“My mom played the biggest role at getting me to Seattle University. She kept me focused and let me know that I could succeed. When she tells me that Seattle University is a nurturing environment, it feels like she’s putting me in a good place.” 

As an active member in the university community, frequently attending events, volunteering her time, serving on boards, participating in chapters and mentoring students, Anita is excited to finally be able to share the Seattle University experience with her daughter.

“When I talk to the current students I mentor, they have that shared experience and now so will my daughter. When I talk about why I love Seattle University, she’ll get it. And I’ll be able to live vicariously through you,” she said, giving her daughter a playful smile. 

As for Reitrea, like most college freshman she’s excited for campus life. “I want to be an RA (Resident Advisor) next year. I’d like to be that sophomore that freshman come to and look to for directions or advice,” she shared. 

Currently a pre-major, Reitrea isn’t sure which career path she wants to pursue, but newscasting, communications and social work all hold some interest for her.

Anita shared her hopes for a continued Seattle University family legacy saying, “I am excited that we are starting this tradition of Seattle University being the school of choice for my family. Hopefully we are one of those families with many generations to come.”

If you’re a Seattle University legacy family with a current student enrolled at Seattle University, you’re invited to attend the Seattle University Legacy Family Pinning Ceremony on October 24th. Join us and celebrate your family legacy.

Legacy Family Pinning Ceremony
Friday, October 24, 2014
6:00-8:00 p.m.
Seattle University – Campion Ballroom
Register now.

 

Seattle University's Professionals Without Borders

Posted by Caitlin Joyce on September 4, 2014 at 1:09 PM PDT

“For me, it was great to see how 13 people, few of (whom) had known each other before, came together to give ourselves to another community and, ultimately, form our own. This group is truly a gift.” - Nick Elam, ’14, Seattle University Strategic Communications Student on his experience with Professionals Without Borders’ service trip to Nicaragua.

Founded in 2007 when a group of Seattle U employees re-graded a Nicaraguan elementary school courtyard damaged by flooding, Professionals Without Borders (PWOB) has taken dozens of students and staff members on service projects all over the globe, from Belize to Zambia, with the mission of empowering students to serve and lead sustainable service projects that help people in need.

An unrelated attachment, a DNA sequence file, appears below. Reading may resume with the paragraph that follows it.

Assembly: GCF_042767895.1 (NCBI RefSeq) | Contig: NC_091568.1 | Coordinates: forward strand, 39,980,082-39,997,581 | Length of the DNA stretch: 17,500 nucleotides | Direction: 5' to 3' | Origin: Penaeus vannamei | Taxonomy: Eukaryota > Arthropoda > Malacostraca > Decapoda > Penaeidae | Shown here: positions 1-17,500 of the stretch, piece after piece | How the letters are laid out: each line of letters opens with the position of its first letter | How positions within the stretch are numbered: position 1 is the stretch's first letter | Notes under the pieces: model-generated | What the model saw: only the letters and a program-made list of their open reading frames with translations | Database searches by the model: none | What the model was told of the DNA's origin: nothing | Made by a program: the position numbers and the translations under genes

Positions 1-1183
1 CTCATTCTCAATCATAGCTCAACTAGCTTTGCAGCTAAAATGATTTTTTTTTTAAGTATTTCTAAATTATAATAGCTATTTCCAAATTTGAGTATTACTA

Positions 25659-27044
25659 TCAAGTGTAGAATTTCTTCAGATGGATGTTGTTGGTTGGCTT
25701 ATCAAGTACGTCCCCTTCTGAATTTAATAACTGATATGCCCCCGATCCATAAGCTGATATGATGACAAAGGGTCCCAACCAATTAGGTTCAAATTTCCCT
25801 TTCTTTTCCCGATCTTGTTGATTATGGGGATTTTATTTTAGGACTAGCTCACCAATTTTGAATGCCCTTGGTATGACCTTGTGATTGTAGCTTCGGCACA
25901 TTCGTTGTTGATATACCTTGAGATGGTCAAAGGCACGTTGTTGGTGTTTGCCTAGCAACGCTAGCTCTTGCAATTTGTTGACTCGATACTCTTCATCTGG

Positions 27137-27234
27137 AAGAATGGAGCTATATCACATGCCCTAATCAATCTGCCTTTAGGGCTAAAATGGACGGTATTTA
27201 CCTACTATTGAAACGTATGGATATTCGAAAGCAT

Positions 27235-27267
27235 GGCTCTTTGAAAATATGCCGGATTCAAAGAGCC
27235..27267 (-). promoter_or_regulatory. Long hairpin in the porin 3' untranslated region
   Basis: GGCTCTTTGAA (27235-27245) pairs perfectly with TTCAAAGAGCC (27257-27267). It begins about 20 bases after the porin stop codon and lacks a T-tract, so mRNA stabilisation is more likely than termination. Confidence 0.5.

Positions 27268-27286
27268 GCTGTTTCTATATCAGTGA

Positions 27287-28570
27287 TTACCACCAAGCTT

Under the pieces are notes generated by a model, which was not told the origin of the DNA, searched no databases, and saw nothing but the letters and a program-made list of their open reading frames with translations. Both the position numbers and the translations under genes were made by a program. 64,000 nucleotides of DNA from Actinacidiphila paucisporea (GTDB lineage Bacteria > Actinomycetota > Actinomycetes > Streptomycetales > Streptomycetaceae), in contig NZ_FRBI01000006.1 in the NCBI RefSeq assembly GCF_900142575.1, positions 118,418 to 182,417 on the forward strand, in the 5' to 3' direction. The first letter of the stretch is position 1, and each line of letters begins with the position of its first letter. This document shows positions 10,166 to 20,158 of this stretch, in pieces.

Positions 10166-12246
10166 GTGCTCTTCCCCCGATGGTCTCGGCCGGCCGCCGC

The concept born from this experience was simple: connect students with skilled trades’ people to complete small, but substantial, projects for people in need. 

For the first time, alumni now have the exciting opportunity to join PWOB, faculty, staff and students when they return to Nicaragua December 12-23.   You will be helping with infrastructure projects at Nuestros Pequeños Hermanos orphanage

Here’s what past participants have had to say about their experience serving the orphanage in Nicaragua.

 “For me (the service trip) was seeing a totally different way of life - how people with little but each other can be so happy. They helped remind me of all the things I take for granted. I am so grateful for the time I spent there and am glad I am going back. I think they enjoyed having us there as much as I enjoyed being there.

We built a cement sidewalk and…painted school buildings. (The pequenos) worked side by side with us. We played soccer, volleyball, enjoyed dinners and played games. I knew very little Spanish but, with the help of our group, we communicated and laughed.” 

- Wayne Holscher, SU Facilities Services

This morning I woke up with such comfort; I felt as if I was home, that I belonged here.  The long days of hard work and intense heat has broken down any barriers that keep me from feeling like an outsider. Every meal we share is the most delicious food we’ve ever tasted on a simple plastic orange plate. This trip has been so much more than a service trip. It feels like global engagement has taken such a powerful role in the education of our students and it has been meaningful to contribute while also gaining a better perspective of what is going on in the lives of current Seattle University students. Today at lunch we sat with the littlest penqueñas.  Before every meal the little girls take turns leading us in prayer. You can imagine what it would be like to hear a 7 year old decide what she’d like to pray for.…”